Bronze Age Sprang Cap
Looking through my stash for something else, I came upon a ball of fine singles handspun wool. Just the thing for a Bronze Age – inspired cap.
Examining photos I took last Summer of items in collections in Copenhagen, many appeared to be constructed of a very tightly spun singles. Now, I have a theory. A very tightly spun singles might be just the thing for sprang. The amount of twist you add (or remove in the mirror-half) is insignificant with respect the the amount of twist-per-inch in the yarn.
It has been my experience that, if I leave a ball of singles set for a year or more, that yarn is no longer fit for plying. It has lost much of it’s need to be plied … and is just fine to use ‘as is’. When I came upon that ball of my attempt at fine spinning, forgotten for over two years, I was delighted, just the thing to explore making a cap.
Working with this ball of singles, I realized that my spinning was indeed rather inferior in quality. It was inconsistent in diameter and amount of twist. I held my breath that the thread would hold, no breaks while ‘spranging’. Indeed my yarn did hold.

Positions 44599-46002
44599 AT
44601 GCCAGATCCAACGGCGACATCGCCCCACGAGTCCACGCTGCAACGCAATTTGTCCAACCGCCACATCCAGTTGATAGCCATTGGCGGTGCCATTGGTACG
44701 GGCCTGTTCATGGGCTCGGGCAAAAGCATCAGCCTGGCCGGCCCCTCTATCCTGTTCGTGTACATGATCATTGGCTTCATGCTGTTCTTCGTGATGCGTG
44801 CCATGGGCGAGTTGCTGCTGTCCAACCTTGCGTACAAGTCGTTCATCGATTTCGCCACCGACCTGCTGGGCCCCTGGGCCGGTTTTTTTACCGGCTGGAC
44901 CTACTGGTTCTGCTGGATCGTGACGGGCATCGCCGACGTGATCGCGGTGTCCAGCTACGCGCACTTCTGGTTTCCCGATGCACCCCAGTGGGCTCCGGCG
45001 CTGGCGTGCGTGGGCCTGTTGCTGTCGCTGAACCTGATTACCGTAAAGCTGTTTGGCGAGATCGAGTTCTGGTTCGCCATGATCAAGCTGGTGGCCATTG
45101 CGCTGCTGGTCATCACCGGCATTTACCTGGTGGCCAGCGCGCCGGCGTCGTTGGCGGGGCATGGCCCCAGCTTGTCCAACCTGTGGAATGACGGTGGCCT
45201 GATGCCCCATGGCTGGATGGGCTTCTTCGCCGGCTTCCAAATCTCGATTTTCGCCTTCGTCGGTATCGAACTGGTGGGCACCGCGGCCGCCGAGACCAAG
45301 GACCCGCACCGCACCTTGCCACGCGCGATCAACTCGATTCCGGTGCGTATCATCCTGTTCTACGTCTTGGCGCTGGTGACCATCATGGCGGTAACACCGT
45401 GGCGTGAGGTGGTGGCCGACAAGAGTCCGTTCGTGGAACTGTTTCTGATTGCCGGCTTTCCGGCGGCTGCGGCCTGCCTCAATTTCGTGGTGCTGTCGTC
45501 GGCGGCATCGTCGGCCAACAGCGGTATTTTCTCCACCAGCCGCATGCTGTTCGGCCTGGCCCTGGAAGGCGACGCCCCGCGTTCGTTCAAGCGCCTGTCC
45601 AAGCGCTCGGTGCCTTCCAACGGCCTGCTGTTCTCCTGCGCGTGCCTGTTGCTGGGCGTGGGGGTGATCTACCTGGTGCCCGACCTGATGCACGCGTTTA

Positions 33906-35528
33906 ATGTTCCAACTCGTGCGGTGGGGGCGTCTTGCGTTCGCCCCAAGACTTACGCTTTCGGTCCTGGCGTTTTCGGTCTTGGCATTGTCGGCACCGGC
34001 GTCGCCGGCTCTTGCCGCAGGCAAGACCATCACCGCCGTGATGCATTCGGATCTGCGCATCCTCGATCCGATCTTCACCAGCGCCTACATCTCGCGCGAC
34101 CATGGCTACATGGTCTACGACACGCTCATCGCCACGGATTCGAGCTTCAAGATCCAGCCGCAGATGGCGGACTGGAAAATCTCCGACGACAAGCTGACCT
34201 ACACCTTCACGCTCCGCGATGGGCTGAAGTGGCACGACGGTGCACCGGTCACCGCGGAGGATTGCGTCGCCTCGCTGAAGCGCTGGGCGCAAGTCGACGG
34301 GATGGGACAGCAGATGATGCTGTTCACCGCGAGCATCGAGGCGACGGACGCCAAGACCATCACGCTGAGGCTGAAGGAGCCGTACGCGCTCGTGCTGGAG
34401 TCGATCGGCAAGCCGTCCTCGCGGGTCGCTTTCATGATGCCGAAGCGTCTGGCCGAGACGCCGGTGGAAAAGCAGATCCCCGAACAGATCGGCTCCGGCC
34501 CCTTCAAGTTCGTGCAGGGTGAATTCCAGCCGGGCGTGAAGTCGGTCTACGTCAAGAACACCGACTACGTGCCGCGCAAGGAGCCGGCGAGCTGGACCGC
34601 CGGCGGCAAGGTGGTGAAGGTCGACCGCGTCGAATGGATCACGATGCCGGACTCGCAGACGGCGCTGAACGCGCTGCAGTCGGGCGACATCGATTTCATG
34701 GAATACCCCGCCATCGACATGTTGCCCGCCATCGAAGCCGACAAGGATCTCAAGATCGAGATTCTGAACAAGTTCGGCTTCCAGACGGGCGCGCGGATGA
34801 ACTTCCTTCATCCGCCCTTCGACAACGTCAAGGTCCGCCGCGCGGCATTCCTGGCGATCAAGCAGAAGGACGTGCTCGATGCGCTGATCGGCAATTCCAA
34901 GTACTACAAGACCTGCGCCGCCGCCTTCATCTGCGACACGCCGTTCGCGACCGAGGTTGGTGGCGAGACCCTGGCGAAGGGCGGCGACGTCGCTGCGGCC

Some of the caps exhibited ‘interlinking’ stitches. Other caps, those that looked much more dense, were constructed with an mix of ‘interlinking’ and ‘interlacing’ stitch. I opted to explore the latter.
The finished cap had much diminished tendency to curl. The cap laid flatter than caps I have made using commercial sock yarn.
Once again, hand spun yarn can be superior to commercial yarn.
Carol acknowledges that we are on Treaty 1 territory, the traditional gathering place of the Anishinaabe, Cree, Oji-Cree, Dakota and Dene people and the traditional homeland of the Métis people. Carol also acknowledges that sprang is part of many indigenous traditions and found in various forms all over the world. Let us re-discover this technique together.
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